Nestled snugly in a City that never ceases to stop for just a second is the most perfect reminder of home. A place that is not just a nostalgic reminder because of a name we all associate with our country, but the place bustles with the lively atmosphere of a typical South African shebeen. About 80% of the people there are all natives, so familiar accents and words that many of us hear so seldomly fly around like we are all sitting back at home catching up with old friends. You are greeted with a, “Hey China! Howzit going!” and you promptly respond with, “Lekker bru,” with no awkward glances and feeling for the first time in a very long time as if someone really gets this very unique thing we all share. It is a place for those us who long for the country we all dearly miss to have some sort of connection to, because ultimately that is what South Africa is made up of, a melting pot of amazing people and Madiba in New York City captures this so impressively.

I must admit I had my doubts about this place, recreating an atmosphere and place that completely symbolized the very way of life for every South African in a place that was so completely opposite was going to be a challenge. South Africa lives for the “just now’s” and moves on the ever unpredictable “African Time,” we seldomly stay strangers with people for very long and smiles are given away like candy. In New York City, despite how amazing this place is, you are hurried from one place to the next knowing that every second counts, and most of the time we are so busy glancing down at our feet we forget to see the people who pass by us on the street. Yet our first step into this place was like taking a giant leap out of the USA and stepping into the warm embrace of home.

Madiba was our choice of restaurant for the night because we were meeting some South African friends flying in from the UK. Familiar territory for all. As we walked through the door we were handed an original ballot sheet from the 1994 election, and they had even taken the time to mark off our vote for us. The place was jam packed with people squashing elbows in this knee and standing on that toe. The music playing in the background was a mix of up and coming South African artist, with some of the older more famous tracks in between. At our table we sat down in old style farm house chairs that were all miss matched, and sturdy looking tables that came out of our grandparents’ era.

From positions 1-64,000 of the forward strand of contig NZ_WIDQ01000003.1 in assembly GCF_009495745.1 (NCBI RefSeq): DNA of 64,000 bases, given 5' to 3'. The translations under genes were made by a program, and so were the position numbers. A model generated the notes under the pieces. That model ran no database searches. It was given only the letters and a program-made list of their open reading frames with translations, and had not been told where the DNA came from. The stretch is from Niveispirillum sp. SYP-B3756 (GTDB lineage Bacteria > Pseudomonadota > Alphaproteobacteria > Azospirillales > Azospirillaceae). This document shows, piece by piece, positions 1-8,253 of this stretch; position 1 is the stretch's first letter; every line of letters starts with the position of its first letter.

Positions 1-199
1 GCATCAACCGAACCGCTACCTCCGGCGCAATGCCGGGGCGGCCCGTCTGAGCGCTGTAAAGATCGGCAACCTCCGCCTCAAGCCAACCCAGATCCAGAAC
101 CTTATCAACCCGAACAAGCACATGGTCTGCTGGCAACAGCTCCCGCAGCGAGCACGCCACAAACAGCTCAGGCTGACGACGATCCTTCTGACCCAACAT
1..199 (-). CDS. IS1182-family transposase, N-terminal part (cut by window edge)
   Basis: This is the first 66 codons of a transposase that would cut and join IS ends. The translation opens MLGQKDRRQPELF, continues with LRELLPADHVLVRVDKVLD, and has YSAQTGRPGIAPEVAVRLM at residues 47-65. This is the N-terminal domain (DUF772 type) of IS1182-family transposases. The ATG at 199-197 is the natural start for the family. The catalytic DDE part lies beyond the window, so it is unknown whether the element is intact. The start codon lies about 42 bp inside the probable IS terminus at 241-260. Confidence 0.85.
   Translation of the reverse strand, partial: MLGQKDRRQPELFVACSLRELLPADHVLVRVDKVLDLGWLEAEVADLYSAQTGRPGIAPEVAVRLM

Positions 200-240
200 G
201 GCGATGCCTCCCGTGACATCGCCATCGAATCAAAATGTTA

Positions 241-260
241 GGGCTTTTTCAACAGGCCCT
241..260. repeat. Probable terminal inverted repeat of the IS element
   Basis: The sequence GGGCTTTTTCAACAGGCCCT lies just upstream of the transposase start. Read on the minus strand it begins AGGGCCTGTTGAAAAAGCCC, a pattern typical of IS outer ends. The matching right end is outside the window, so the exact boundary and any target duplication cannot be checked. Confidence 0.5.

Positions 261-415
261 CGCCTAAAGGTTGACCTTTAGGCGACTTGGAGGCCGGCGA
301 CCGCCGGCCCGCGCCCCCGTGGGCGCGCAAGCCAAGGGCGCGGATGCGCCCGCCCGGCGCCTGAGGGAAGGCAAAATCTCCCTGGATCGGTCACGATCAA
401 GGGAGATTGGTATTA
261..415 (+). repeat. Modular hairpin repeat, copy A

The food was amazing! We started off with a light white wine straight from the vineyards in Stellenbosch to accompany our starter of “vetkoek” in a sauce of chutney and a hearty supply of “slap chips” drenched in vinegar. Now the hard part came, choosing from the multitude of traditional dishes which would satisfy our appetite and longing for home. At this point in the night when we have all starved ourselves the whole day for the anticipated meals ahead, the decision is a very difficult one. I settled on the tasty “bobotie” and more chutney which turned out impeccably capturing all the flavors of this very scrumptious meal. Kate, Mavis and Jen both tried the “pap en wors” with the side of chakalaka. I had a taste of the pap and have to say honestly that no one can truly make better “pap” then my wonderful “Goggo” back home, but it came a very close second. Kev and Nicole tried the very traditional oxtail, and both raved about the delicious meal.

At this point we were all stuffed to the seams, but how could I leave without trying “iets soets?” After selling off my beanie in exchange for a dom pedro I was hoping it would be worth it. It was great that Kate was paying, but it was also frigidly cold outside that door. The first sip was more than worth it and the rest of that wonderful glass was a delightful bonus.